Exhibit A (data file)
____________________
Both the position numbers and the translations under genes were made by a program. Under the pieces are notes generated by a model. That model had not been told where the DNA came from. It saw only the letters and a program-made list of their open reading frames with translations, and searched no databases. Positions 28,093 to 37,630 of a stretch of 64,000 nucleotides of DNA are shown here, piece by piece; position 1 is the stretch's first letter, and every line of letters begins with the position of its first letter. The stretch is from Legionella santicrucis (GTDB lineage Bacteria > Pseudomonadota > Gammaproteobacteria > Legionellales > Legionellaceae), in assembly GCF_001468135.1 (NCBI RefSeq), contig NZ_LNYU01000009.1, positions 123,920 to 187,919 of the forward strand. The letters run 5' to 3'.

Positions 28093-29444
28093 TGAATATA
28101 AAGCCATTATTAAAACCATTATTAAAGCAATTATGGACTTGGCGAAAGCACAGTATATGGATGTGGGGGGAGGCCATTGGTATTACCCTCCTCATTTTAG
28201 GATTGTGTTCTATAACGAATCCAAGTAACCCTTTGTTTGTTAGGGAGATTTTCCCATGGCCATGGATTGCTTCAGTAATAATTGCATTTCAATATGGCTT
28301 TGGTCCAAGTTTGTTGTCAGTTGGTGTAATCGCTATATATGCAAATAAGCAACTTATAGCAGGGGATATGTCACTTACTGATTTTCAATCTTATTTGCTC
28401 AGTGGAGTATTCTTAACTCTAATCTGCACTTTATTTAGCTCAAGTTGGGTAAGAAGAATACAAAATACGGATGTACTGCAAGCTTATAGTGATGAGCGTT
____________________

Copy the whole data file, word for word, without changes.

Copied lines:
Both the position numbers and the translations under genes were made by a program. Under the pieces are notes generated by a model. That model had not been told where the DNA came from. It saw only the letters and a program-made list of their open reading frames with translations, and searched no databases. Positions 28,093 to 37,630 of a stretch of 64,000 nucleotides of DNA are shown here, piece by piece; position 1 is the stretch's first letter, and every line of letters begins with the position of its first letter. The stretch is from Legionella santicrucis (GTDB lineage Bacteria > Pseudomonadota > Gammaproteobacteria > Legionellales > Legionellaceae), in assembly GCF_001468135.1 (NCBI RefSeq), contig NZ_LNYU01000009.1, positions 123,920 to 187,919 of the forward strand. The letters run 5' to 3'.

Positions 28093-29444
28093 TGAATATA
28101 AAGCCATTATTAAAACCATTATTAAAGCAATTATGGACTTGGCGAAAGCACAGTATATGGATGTGGGGGGAGGCCATTGGTATTACCCTCCTCATTTTAG
28201 GATTGTGTTCTATAACGAATCCAAGTAACCCTTTGTTTGTTAGGGAGATTTTCCCATGGCCATGGATTGCTTCAGTAATAATTGCATTTCAATATGGCTT
28301 TGGTCCAAGTTTGTTGTCAGTTGGTGTAATCGCTATATATGCAAATAAGCAACTTATAGCAGGGGATATGTCACTTACTGATTTTCAATCTTATTTGCTC
28401 AGTGGAGTATTCTTAACTCTAATCTGCACTTTATTTAGCTCAAGTTGGGTAAGAAGAATACAAAATACGGATGTACTGCAAGCTTATAGTGATGAGCGTT